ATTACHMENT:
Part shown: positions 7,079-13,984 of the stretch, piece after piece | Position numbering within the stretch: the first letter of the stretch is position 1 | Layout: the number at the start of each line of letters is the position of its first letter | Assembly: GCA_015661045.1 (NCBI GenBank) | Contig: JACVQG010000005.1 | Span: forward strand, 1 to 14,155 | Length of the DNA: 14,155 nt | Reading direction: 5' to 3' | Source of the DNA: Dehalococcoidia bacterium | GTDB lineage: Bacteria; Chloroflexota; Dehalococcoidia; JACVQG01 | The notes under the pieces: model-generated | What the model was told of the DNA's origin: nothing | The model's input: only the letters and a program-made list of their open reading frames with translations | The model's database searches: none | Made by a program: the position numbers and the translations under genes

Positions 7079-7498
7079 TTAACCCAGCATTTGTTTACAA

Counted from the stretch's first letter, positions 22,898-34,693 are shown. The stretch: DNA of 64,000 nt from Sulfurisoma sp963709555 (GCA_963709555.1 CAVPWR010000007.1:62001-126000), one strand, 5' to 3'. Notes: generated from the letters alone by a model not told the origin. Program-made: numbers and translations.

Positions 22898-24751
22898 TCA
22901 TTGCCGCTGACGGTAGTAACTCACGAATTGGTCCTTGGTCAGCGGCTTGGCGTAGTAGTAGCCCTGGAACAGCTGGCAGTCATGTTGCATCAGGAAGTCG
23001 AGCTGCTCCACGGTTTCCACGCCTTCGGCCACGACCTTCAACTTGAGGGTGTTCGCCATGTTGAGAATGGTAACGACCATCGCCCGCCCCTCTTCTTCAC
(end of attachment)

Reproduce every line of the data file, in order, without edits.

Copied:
Part shown: positions 7,079-13,984 of the stretch, piece after piece | Position numbering within the stretch: the first letter of the stretch is position 1 | Layout: the number at the start of each line of letters is the position of its first letter | Assembly: GCA_015661045.1 (NCBI GenBank) | Contig: JACVQG010000005.1 | Span: forward strand, 1 to 14,155 | Length of the DNA: 14,155 nt | Reading direction: 5' to 3' | Source of the DNA: Dehalococcoidia bacterium | GTDB lineage: Bacteria; Chloroflexota; Dehalococcoidia; JACVQG01 | The notes under the pieces: model-generated | What the model was told of the DNA's origin: nothing | The model's input: only the letters and a program-made list of their open reading frames with translations | The model's database searches: none | Made by a program: the position numbers and the translations under genes

Positions 7079-7498
7079 TTAACCCAGCATTTGTTTACAA

Counted from the stretch's first letter, positions 22,898-34,693 are shown. The stretch: DNA of 64,000 nt from Sulfurisoma sp963709555 (GCA_963709555.1 CAVPWR010000007.1:62001-126000), one strand, 5' to 3'. Notes: generated from the letters alone by a model not told the origin. Program-made: numbers and translations.

Positions 22898-24751
22898 TCA
22901 TTGCCGCTGACGGTAGTAACTCACGAATTGGTCCTTGGTCAGCGGCTTGGCGTAGTAGTAGCCCTGGAACAGCTGGCAGTCATGTTGCATCAGGAAGTCG
23001 AGCTGCTCCACGGTTTCCACGCCTTCGGCCACGACCTTCAACTTGAGGGTGTTCGCCATGTTGAGAATGGTAACGACCATCGCCCGCCCCTCTTCTTCAC